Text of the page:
If you’ve been tampering with your walls for home improvement reasons, then there’s a chance that you may have run into gaps between two layers of a wall. If you’re a first-time renovator, it can come as a shock to you.
What you have found here is a wall cavity, and they’re a standard feature of many building regulatory systems
If you’ve never come across this in your renovations, you’re going to have quite a few questions about this subject. What exactly are these wall cavities for in your home? What benefits do they have? Are there any drawbacks?
We’ll be discussing all these aspects and more, as we not only go into deeper details about wall cavities but also the solutions too!
Wall cavities are necessary for keeping good airflow throughout a structure. But sometimes trapped debris and water can stop these from doing their job.
Return air ducts help keep good airflow through wall cavities for much longer, preventing structural issues in the long run.
What Are Wall Cavities Used For?
So, what exactly are wall cavities there for?
Well, generally speaking, wall cavities allow for air currents to flow through and around the structure of a house. These airways are sometimes known as supply or return-air pathways.
They connect the pathways in the wall with outside air and other open spaces in a home.
They do this, without compromising the integrity of a building. With a strong concrete foundation, and the frames and ties still connecting the two walls (sometimes known as outer and inner leaves).
These structures still function as single-walled objects.
Pros Of Wall Cavities
There are plenty of great reasons why many homes will use wall cavities in some way. One of the biggest is that they are often much better for insulating your home.
The air that gets trapped between the two parts of the wall provides a buffer for transmitting heat from the inside of the home to out and vice versa. , more than a single-layered house!
The same even goes for sound too, so noises inside the house are better contained.
Plus, this is a cheaper option for builders to use than making a single-layered brick wall to achieve all these same features. So, it’s better for a budget, too!
Issues With Wall Cavities
But, despite their pros, there is a serious restriction on how many wall cavities can be in a building’s design, and with good reason.
Because wall cavities are not airtight, differing pressures from inside and outside the house will change. This brings in air from the outside, and plenty of elements with it.
These can range from trace amounts of pollutants that can enter a wall cavity’s airways, to even mold particles.
The humid temperatures inside wall cavities can be a haven for bacterial and mold growth. These can circulate in your home and can bring their issues in large enough quantities.
All this available airspace provides plenty of room for a fire to spread into the structure of a house, too. Should one break out, at least.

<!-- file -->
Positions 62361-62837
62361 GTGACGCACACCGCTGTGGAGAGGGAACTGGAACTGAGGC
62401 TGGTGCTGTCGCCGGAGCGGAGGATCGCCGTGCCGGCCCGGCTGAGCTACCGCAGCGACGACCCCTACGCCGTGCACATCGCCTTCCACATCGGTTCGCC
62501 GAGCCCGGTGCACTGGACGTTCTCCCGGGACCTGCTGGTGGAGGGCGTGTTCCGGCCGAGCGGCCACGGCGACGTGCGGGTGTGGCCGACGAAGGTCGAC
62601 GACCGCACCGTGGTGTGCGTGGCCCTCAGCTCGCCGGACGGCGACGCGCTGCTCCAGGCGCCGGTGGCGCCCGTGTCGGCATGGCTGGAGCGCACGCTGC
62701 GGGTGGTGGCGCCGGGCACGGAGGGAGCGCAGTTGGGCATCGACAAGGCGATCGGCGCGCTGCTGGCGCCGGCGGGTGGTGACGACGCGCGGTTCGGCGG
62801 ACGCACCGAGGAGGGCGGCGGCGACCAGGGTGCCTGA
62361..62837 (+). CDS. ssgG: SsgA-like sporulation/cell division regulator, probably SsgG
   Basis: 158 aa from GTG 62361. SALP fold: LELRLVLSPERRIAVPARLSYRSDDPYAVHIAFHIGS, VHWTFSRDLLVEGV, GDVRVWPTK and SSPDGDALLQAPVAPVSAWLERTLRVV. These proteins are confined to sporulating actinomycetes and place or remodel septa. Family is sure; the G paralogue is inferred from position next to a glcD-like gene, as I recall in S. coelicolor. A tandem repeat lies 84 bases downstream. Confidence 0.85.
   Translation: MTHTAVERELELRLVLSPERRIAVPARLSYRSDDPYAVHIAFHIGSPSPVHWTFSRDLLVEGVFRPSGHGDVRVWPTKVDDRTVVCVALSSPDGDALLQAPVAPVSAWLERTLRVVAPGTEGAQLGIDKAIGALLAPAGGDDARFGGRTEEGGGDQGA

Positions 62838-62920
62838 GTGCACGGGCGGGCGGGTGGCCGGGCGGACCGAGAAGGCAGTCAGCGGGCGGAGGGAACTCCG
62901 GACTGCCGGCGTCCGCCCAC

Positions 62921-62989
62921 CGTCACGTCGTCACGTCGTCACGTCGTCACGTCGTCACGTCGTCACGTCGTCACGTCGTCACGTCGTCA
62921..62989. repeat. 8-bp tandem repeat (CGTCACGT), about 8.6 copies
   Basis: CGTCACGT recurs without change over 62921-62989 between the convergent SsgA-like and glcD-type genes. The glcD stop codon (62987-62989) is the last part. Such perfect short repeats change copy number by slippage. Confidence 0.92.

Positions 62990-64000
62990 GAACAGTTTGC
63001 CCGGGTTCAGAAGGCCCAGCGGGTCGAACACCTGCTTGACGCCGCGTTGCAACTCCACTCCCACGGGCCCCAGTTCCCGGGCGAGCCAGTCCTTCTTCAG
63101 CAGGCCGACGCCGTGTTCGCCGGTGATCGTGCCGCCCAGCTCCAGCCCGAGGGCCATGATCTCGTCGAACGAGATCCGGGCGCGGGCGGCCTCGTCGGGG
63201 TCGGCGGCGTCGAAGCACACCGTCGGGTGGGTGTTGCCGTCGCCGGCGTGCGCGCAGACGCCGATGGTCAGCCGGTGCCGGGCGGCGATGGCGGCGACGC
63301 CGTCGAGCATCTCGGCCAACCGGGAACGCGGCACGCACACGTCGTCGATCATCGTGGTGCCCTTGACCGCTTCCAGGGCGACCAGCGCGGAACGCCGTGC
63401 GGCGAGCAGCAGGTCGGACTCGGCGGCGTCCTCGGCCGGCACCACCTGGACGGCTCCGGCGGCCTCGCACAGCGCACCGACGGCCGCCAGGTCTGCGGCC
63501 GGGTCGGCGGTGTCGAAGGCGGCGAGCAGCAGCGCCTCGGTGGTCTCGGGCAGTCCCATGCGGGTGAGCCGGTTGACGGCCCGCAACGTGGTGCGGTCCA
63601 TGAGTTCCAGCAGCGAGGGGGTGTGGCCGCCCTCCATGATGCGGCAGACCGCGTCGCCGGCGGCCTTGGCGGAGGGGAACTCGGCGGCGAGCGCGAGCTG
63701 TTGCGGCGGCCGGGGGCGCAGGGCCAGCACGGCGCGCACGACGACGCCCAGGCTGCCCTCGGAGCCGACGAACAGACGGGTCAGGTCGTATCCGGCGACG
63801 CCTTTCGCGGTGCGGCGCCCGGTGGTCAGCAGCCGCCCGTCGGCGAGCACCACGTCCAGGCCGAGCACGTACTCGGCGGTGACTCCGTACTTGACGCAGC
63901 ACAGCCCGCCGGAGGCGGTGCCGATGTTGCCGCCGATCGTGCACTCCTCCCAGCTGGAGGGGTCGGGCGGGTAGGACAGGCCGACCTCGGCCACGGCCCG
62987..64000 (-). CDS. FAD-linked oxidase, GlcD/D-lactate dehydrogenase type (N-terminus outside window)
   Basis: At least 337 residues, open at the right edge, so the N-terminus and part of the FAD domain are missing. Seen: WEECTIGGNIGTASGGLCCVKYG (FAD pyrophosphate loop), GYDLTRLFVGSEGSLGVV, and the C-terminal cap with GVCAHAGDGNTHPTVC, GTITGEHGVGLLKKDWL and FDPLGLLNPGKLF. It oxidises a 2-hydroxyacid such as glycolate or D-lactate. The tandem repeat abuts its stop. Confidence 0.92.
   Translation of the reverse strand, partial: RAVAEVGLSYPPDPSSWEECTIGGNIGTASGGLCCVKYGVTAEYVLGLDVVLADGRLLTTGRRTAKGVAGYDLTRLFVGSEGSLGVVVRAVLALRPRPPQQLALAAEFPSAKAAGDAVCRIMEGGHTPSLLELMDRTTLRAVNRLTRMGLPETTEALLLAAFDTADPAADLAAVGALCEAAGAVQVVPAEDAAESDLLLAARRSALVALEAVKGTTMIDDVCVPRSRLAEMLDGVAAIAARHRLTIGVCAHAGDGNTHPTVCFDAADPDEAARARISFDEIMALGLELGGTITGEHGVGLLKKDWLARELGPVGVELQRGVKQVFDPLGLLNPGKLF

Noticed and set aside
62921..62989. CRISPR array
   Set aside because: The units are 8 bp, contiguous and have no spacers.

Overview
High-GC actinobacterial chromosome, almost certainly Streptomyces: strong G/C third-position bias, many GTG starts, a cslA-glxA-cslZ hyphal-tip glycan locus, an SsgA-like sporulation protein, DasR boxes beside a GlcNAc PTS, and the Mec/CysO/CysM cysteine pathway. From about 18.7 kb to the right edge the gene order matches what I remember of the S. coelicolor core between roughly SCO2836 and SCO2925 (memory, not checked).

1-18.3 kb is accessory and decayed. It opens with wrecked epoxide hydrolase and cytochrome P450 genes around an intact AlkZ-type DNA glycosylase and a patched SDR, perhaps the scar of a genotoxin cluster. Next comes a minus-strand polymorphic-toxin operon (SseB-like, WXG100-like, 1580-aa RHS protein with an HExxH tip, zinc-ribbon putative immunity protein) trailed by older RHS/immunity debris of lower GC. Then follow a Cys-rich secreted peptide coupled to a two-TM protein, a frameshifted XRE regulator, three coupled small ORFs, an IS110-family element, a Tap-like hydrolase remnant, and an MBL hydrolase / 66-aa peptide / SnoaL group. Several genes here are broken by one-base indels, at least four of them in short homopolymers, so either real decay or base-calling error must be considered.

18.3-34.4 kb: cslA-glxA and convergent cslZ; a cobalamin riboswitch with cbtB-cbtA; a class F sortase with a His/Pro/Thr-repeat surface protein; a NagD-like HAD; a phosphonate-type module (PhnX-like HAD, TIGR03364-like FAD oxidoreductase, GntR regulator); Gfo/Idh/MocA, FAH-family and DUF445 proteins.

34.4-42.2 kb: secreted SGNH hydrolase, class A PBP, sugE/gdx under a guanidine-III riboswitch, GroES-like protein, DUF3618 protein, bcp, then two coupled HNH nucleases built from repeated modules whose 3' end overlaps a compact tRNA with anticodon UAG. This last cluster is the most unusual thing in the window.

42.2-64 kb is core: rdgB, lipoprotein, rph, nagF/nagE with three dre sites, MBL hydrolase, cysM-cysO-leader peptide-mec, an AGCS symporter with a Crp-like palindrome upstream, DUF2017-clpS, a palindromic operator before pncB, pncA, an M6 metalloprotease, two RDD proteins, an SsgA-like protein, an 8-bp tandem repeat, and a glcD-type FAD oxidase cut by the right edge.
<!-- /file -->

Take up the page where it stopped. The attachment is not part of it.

Now, this isn’t to say that wall cavities are fire hazards on their own (brick walls do not make for good fuel for the fire).
But those clear air pathways provide plenty of oxygen for the fire to spread. Especially with enough heat in-between layers of the wall.
And, as we’ve already explained, that warmer air is bound to gather in these nice open empty spaces!
This is why you will rarely see wall cavities used throughout the entire building they are in.
What Are Return Air Ducts?
Return air ducts will be put into these wall cavities to solve these problems.
So, what exactly are they?
What Return Air Ducts Do
These air ducts that you add into wall cavities help do what wall cavities do, but more. In these duct cases, they connect to a furnace or air conditioner that you install with the system.
This installation allows for ventilation that is not only more direct but is often cleaner too.
It’s worth noting that because builders put them into wall cavities, return air ducts are designed and built into the wall at the same time that the cavities are.
Benefits Of Return Air Ducts
This more directed circulation improves the benefits that wall cavities already have.
Plus, you’ll also avoid a lot of the issues that wall cavities often have. The airflow in a return air duct filters much better.
This means that you’re less likely to get any more hazardous particulate. The same goes for the vent of fire too!
Pretty cool, right?
Plus, there is way less of a chance for mold to grow and spread in the duct than in a wall cavity. Even if it did, the affected area will be much smaller, and much more manageable to treat.
Issues With Return Air Ducts
The first issue that becomes clear to many people is the increase in budget that they’re going to need. Not for the ducts themselves, but for the air conditioners that they often must attach to.
You can also find that dirt and dust can build up inside the vent every few years. Cleaning this can be a difficult job to undertake without professional help.
Final Notes – Are Return Ducts Necessary To Cavity Walls?
So, on the whole, how exactly do about returning ducts? Are they necessary if you’re planning on having a wall cavity in one of your building’s walls.
You don’t need to have a return air duct installed into a wall cavity, especially if you’re only using them a little during construction. In these cases, there is not enough room to install them, and the benefits are not worth the extra costs.
But if you are planning on having a larger section of wall with these open spaces, a return air duct will do your home plenty of good.